I have a friend who loves new school supplies. Perhaps it’s a carryover from her childhood … but I agree with her that it’s exciting to anticipate a new school season. Purchasing new pencils, pens, clean notebooks, paper and calendars means starting afresh. We can begin again, re-organize, enjoy the opening of a new chapter.
The start of a new year feels fresh and hopeful, too. Lots of tests, hours of research, and difficult days are ahead in 2020, just as they are in every school year.
Though the timing and details of our challenges in 2020 are as yet unknown, we do know a few certainties. The next 12 months will contain another long election cycle, more bad news from cities around the world, and sad reporting of evil ruining countless lives. Yet in the midst of these dark and ugly seasons there will still be light—flowers will bloom, stars will shine, families will grow, churches will gather and little children will still make us smile.
For believers in Christ there is another certainty in our future, but it’s not a frequent topic in our daily conversations. I wish it were because it once was.
During my college years I heard the good news of Jesus and eagerly opened my heart to Him. During the next three years most of my free time was spent in Bible studies because I was so hungry for truth. Along with a rapidly growing group of students I learned about the second coming of Jesus. His return and something called the “Rapture” was all new to me, but the anticipation among us was like Christmas Eve for little kids. It was contagious and electric.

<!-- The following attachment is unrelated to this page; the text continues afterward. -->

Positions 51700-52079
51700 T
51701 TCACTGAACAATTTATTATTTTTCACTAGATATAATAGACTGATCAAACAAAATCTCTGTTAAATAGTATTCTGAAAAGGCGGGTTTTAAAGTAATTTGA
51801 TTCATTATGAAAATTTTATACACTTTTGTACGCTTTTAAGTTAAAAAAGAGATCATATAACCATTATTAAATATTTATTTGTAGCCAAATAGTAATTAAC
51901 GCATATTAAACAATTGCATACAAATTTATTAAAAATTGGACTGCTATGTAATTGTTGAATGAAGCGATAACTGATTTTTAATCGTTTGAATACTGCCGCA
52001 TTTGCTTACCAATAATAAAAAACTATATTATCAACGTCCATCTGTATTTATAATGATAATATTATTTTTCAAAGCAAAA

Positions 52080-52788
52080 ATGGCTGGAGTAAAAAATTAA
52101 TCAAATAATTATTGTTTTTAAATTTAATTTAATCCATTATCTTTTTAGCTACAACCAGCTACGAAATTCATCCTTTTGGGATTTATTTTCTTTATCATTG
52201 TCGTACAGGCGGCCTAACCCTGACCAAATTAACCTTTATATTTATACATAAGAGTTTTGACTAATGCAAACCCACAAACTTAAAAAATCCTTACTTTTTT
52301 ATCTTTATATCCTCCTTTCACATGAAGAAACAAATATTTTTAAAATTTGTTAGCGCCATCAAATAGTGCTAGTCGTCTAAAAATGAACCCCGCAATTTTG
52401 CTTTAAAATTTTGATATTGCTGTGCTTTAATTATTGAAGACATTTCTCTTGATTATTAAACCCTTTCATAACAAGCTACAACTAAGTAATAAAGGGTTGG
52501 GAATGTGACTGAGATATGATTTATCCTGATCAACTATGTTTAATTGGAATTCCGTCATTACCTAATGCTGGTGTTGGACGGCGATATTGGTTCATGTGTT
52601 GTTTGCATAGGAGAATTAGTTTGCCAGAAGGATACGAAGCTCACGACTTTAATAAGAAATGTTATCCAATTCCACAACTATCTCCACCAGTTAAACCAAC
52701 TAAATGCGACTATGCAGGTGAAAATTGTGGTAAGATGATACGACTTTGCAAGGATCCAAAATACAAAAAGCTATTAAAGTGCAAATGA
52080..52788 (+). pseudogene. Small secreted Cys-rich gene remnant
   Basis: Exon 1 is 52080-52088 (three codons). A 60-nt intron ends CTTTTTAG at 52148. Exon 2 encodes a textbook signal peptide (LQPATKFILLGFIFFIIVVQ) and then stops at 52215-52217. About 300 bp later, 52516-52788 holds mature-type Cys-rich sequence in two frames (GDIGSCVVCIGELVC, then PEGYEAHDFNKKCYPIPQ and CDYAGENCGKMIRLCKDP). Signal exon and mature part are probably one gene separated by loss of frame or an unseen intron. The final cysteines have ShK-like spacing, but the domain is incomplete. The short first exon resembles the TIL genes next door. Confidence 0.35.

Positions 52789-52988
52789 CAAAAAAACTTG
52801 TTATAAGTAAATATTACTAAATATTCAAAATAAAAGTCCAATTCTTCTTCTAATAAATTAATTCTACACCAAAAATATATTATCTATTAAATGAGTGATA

Our country was embroiled in the Vietnam War; campuses across the nation were besieged by protests and marches. The moral standards that had seemed so stable were being undermined by the new sexual revolution. Adults felt the world was falling apart. Those who were Christians surely felt the end was near.
Jesus talked to His disciples about the end times, explaining that as we got nearer to the end of the age life would become much harder. Evil would multiply and spread like the increasing intensity of labor pains. The darkness of sin would permeate like creeping cancer.
Jesus added a wedding parable to this conversation to further illustrate His point. The story focuses on ten virgins, bridesmaids, dressed and ready for the big procession, waiting together for the groom’s arrival. Each young woman carried an oil lamp instead of a bouquet.
This story reminds me of another wedding. On my parents’ chosen day my father and his groomsmen got lost trying to find the little country church my mother’s family attended. My grandmother was so anxious for her daughter that she chewed holes in her gloves. But my mother was completely unruffled. She knew her beloved would come. And he did.
There was a delay in Jesus’ story, too. The bridesmaids waited and waited. The sun was falling behind the hills. Darkness crept in. And then it was night. Five of the bridesmaids became so sleepy they lay down, closed their eyes, and let their oil lamps burn out. The other five, who made sure they had extra oil in case they had to wait till dawn, continued to watch.
Just after midnight the groom shouted his arrival. The five who were sleeping woke up, fumbled with their lamps and realized they had no oil left. They asked the others to give them their oil, but they would not. The decision was not selfish but wise. It was better for half to greet the groom than none.
In Jewish weddings during the time of Jesus, the groom and his father sealed the proposal with the bride and her father with a toast of wine. Then the groom and his father returned home to build a little dwelling for the newlyweds on property the father provided.